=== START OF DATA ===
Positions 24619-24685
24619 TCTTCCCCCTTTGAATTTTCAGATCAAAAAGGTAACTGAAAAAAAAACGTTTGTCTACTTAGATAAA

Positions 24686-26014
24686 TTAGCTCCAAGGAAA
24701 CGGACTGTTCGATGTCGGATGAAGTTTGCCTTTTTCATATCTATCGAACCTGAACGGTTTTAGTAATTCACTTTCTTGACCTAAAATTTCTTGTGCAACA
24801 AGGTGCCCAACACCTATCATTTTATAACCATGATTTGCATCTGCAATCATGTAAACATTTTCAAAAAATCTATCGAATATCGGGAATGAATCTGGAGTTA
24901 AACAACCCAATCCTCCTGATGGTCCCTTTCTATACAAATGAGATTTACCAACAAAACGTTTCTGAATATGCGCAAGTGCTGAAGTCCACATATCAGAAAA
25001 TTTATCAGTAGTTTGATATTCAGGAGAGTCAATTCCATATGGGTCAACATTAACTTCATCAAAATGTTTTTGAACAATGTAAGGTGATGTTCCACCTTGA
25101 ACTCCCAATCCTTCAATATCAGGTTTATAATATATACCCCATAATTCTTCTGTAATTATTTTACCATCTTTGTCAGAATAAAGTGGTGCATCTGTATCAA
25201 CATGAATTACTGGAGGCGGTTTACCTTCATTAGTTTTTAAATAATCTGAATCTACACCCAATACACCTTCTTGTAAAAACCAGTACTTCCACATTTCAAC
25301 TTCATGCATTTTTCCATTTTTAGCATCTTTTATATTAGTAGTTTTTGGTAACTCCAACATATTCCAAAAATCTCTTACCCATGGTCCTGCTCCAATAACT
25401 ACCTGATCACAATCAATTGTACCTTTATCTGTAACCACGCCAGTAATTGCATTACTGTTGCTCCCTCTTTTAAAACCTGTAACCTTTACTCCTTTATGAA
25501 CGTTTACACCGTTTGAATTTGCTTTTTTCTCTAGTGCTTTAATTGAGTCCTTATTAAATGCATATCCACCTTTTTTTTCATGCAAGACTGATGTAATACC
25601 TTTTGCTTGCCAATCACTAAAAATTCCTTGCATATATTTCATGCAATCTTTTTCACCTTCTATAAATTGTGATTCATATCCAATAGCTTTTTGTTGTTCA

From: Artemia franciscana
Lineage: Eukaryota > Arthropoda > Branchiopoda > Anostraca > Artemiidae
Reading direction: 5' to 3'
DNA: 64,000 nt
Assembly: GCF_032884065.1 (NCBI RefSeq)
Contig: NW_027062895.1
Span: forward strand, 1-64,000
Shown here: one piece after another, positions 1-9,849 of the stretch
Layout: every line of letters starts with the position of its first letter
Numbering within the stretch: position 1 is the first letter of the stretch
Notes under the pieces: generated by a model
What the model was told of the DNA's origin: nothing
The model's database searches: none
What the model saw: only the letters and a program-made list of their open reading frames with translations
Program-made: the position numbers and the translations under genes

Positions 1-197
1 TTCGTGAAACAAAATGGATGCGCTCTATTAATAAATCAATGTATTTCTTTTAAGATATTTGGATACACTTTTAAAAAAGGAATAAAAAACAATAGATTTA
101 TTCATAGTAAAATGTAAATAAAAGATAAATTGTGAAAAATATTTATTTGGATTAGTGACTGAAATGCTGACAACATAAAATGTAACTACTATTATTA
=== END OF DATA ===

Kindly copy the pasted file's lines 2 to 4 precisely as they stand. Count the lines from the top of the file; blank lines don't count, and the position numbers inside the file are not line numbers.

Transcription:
24619 TCTTCCCCCTTTGAATTTTCAGATCAAAAAGGTAACTGAAAAAAAAACGTTTGTCTACTTAGATAAA

Positions 24686-26014
24686 TTAGCTCCAAGGAAA